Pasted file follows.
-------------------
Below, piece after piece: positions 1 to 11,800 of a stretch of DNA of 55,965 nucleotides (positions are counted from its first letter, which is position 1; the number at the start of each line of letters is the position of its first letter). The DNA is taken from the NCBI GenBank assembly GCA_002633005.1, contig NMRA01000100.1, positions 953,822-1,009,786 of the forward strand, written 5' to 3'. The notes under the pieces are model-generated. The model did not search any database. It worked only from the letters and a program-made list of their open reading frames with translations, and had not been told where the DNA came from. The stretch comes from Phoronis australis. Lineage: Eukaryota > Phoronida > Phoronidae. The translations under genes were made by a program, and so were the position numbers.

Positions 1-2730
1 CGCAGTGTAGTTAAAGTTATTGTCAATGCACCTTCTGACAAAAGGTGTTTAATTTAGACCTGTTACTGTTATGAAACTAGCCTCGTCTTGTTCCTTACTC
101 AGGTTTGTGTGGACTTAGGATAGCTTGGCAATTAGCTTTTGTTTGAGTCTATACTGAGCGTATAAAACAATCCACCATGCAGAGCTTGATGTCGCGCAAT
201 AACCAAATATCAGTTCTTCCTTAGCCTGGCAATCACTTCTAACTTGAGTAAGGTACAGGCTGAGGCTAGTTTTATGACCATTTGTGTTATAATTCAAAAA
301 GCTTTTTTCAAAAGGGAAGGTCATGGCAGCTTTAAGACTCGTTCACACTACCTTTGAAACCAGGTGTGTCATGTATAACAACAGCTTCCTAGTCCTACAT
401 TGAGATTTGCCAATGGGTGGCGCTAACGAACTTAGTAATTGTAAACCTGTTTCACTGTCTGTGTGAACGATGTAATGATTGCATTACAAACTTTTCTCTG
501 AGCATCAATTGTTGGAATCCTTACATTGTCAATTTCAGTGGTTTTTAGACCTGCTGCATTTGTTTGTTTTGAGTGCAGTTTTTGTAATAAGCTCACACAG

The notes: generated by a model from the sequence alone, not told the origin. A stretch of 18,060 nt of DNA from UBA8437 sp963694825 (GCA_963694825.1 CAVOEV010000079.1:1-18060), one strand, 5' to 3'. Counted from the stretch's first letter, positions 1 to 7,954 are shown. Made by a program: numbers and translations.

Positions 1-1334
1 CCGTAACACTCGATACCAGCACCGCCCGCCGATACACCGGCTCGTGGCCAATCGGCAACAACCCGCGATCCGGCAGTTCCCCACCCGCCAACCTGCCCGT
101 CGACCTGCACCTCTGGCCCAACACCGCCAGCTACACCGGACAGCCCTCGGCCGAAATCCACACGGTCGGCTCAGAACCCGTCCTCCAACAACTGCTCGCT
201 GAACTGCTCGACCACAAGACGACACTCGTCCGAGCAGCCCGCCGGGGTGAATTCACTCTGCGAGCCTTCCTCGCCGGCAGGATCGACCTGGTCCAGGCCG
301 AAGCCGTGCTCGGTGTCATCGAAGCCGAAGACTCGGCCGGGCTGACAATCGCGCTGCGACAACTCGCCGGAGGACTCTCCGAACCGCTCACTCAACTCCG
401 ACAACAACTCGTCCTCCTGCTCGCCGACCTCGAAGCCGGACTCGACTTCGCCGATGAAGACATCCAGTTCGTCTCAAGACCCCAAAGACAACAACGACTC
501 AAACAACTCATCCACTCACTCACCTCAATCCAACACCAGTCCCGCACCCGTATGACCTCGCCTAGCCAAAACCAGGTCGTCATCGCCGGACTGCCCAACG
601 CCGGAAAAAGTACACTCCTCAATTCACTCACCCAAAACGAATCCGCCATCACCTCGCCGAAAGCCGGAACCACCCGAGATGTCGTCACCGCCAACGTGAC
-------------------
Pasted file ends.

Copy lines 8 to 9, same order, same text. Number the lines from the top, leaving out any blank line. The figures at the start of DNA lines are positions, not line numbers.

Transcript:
501 AGCATCAATTGTTGGAATCCTTACATTGTCAATTTCAGTGGTTTTTAGACCTGCTGCATTTGTTTGTTTTGAGTGCAGTTTTTGTAATAAGCTCACACAG

The notes: generated by a model from the sequence alone, not told the origin. A stretch of 18,060 nt of DNA from UBA8437 sp963694825 (GCA_963694825.1 CAVOEV010000079.1:1-18060), one strand, 5' to 3'. Counted from the stretch's first letter, positions 1 to 7,954 are shown. Made by a program: numbers and translations.